Wine Cellar Construction Project Qs - Bay Area

I’m looking to upgrade from a large cabinet to a wine cellar/room and I am much too clumsy and disinterested in doing much of the work myself. I might be able to convert an old basement but more likely this will be a room within an existing room or within the garage. Some Qs -

  1. Is it possible to hire one vendor/contractor to manage the project from conception to activation, or will I need to find my own general contractor?
  2. Does anyone have vendor recommendations for Silicon Valley/SF Bay Area wine cellar construction related businesses, esp. a comprehensive service provider as I’m hoping for?

This is 100% for storage functionality (900-1200 bottles), aesthetics basically do not matter to me. I’m willing/expecting to pay more for quality and for project management, within reason.

I’ve read several old WB threads about cellar building and am realizing that this is big project… any help would be appreciated!


Don’t have anything for #2. I used offsite and some simple closet racking when we lived in SF.

When we moved to Seattle we bought a house with a small home recording studio in the basement and converted it to wine storage. For me the dividing line was the racking and refrigeration choices. I got an estimate from a wine cellar specialist. It was turnkey, and I’m sure it would have been beautiful. But the price tag was high, like $25k (in 2010) and I was really just looking for a climate controlled closet.

So we used a small construction/remodeling company and combined it with several other small projects we wanted to do. They were not experienced in cellar construction but we discussed, and they researched a little, and handled the essentials - vapor barrier, proper insulation, etc. and they delivered a finished room with an appropriate door, and a finished opening for the Whisperkool I had ordered. I made the ac decision (for better or worse), measured, ordered, and assembled inexpensive (unfinished to this day) racking from Wine Racks America. So that part was DIY. I want to say the construction project plus the AC, and racking came to maybe 1/3 the $25k. Maybe a little more than that.

So to me, if you don’t want to make any ac or racking/design decisions you probably need a wine cellar specialist. Otherwise you can probably find a good (open minded) general contractor. But you’ll probably have to do some work. I think some wine rack vendors will help you with design.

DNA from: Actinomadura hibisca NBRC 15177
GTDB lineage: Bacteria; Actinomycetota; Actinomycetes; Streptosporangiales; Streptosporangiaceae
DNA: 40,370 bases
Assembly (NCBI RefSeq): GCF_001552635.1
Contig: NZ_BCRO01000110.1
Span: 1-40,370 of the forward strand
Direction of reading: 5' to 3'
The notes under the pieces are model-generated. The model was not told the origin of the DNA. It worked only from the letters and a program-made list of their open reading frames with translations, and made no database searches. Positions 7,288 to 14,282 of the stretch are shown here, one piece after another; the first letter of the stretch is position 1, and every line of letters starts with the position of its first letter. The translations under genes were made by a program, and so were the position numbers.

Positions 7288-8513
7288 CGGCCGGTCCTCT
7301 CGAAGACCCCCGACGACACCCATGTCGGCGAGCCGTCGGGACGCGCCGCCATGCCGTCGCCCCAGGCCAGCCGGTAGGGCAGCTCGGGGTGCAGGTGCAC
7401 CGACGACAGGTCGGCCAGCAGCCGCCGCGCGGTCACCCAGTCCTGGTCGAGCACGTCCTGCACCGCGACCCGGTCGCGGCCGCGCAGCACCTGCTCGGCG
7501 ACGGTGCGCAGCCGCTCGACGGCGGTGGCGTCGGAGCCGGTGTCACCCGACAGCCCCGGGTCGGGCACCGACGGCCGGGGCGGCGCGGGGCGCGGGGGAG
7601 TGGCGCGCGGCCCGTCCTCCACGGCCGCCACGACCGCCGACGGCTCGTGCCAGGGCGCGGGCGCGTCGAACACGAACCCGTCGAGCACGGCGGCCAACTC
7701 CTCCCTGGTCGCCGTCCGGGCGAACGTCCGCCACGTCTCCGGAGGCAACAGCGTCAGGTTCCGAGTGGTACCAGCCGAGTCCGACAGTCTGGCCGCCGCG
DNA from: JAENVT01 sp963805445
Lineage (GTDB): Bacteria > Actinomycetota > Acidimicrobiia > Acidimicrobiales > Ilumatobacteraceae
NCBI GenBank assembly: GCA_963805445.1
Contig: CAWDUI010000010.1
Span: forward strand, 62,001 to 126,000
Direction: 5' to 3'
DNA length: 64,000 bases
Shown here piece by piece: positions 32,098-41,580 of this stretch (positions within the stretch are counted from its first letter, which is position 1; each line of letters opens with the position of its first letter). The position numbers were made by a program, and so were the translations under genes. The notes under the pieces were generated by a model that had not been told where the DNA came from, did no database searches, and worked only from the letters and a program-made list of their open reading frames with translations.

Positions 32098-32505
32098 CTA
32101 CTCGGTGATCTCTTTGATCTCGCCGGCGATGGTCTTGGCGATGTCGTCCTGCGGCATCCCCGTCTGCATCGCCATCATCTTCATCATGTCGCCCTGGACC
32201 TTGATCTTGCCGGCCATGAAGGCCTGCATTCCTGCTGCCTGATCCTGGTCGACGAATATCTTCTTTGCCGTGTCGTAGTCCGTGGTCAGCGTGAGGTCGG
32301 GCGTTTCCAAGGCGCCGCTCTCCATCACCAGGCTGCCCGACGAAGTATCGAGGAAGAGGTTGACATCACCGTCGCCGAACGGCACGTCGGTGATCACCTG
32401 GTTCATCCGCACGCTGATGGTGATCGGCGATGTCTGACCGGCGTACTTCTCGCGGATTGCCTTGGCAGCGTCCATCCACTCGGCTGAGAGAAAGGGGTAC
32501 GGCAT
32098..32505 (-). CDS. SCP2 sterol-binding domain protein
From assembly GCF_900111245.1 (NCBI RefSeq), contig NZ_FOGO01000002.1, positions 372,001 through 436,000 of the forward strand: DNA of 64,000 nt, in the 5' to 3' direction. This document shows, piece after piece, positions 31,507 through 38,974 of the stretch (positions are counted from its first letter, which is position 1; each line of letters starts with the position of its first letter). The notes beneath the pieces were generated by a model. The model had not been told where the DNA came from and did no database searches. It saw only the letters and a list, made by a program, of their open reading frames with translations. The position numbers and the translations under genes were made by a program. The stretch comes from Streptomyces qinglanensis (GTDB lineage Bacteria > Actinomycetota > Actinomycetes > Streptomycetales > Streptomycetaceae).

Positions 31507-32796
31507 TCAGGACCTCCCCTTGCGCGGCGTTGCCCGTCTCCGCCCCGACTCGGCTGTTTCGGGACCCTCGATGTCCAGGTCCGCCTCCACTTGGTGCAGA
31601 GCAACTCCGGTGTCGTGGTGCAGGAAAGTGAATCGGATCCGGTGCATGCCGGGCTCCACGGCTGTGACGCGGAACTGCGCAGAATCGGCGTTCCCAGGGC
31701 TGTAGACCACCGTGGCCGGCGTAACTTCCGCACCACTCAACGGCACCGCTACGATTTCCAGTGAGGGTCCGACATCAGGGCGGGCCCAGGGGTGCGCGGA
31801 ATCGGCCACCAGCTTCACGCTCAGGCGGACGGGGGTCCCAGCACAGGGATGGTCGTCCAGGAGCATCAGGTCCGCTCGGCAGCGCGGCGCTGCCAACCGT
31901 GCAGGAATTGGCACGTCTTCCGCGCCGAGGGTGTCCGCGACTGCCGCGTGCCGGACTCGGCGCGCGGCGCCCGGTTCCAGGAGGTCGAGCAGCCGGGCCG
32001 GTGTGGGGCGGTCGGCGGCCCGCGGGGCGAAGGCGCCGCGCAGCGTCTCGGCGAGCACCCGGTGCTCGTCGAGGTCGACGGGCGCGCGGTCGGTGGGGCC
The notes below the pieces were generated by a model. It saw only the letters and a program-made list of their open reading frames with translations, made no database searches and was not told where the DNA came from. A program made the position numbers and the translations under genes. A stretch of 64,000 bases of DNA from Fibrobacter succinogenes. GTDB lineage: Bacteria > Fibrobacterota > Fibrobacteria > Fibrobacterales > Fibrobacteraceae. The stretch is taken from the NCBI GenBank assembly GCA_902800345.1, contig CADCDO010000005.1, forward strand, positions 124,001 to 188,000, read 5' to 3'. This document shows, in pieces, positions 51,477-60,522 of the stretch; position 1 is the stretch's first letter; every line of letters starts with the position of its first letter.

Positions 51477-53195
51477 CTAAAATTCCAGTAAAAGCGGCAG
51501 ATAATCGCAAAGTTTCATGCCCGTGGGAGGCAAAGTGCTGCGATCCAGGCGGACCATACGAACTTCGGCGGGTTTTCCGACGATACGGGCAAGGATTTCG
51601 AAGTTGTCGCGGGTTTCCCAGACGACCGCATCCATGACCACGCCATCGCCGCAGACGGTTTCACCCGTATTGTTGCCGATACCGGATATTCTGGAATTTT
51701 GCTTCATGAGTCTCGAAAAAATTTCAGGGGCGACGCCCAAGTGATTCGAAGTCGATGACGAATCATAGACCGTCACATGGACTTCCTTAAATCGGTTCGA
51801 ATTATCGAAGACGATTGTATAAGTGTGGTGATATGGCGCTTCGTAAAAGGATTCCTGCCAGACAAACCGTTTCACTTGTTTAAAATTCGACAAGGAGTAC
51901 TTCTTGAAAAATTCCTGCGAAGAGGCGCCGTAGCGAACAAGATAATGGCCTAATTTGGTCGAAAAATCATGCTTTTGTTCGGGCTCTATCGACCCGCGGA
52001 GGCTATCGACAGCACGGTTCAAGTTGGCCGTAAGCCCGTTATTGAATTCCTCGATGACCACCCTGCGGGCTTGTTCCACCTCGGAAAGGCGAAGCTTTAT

Scott, like Jim points out, depends on how much you want to spend. You will get something gorgeous and pricey by going with a specialist. We are working on a passive basement cellar in our Portland home-to-be. Husband is a GC with a huge variety of experience and he is doing the research, design, and work himself. Including building wine racks. We just need to get him healthy (current hip injury) so we can go up there and get it done.

When we’re done, I’ll ask him what he would have charged someone for all of it. ha

Bay Area, contact Market Engineering at (415) 446-9759. They are based in San Rafael. Link is here:

Want to do your own install? If you measure correctly, these companies can design and build your cellar pieces for easy install

We have racks from Vivilant at the store made of mahogany. They outlasted the redwood racks we relegated to the store room and added supports to.

Scott, like you I am more interested in the easiest path to the finished project rather than the journey to get there. Without breaking the bank.

We did this about 25 years ago. I bought a walk-in wine cellar kit with 1900 bottle capacity (similar to this but with 2 cooling units) for $5000 and hired a local home renovation guy to put it together. I don’t recall his exact costs because we combined it with finishing the basement but he charged less than $1000 to assemble it. The kits cost more now but this is a simple way to go without having to do a lot of work or planning yourself and without having to pay for the expertise of a wine cellar design/build expert.

If you care about the wines [if they’re substantially better than common table wine], then you need to think about what happens to them when you get, say, a Richter 5+ tremor.

If they’re racked, then they need something like latching doors in front of the racking.

And if they’re in cases piled in stacks, then the stacks need to be in something like a locker so that they won’t sway too far in a tremor.

Of course, tremor-proofing the cellar is going to add a fair amount to the final bill.


Thanks for the tips! Reading more is lowering my fear factor already.

I used Winex and they did a great job.That was in 2000 and I don’t even know if they are in business anymore.

I’ve got a contractor friend who’s done some, from a bedroom converted to a fancy walk in wine room with nice woodwork, to no frills closet conversion. I’ll PM her contact info.

Seems like a couple of routes:

  1. Find a wine cellar specialist who will do a “not fancy” cellar. May be hard in the bay area, as I imagine money + wine lovers = lots of $100K+ projects.

  2. Find a handy contractor, research the basics re insulation, and have him do it, with modest supervision from you. Order racks from Wine Racks America or similar and have him assemble (it’s very easy, but somewhat labor intensive).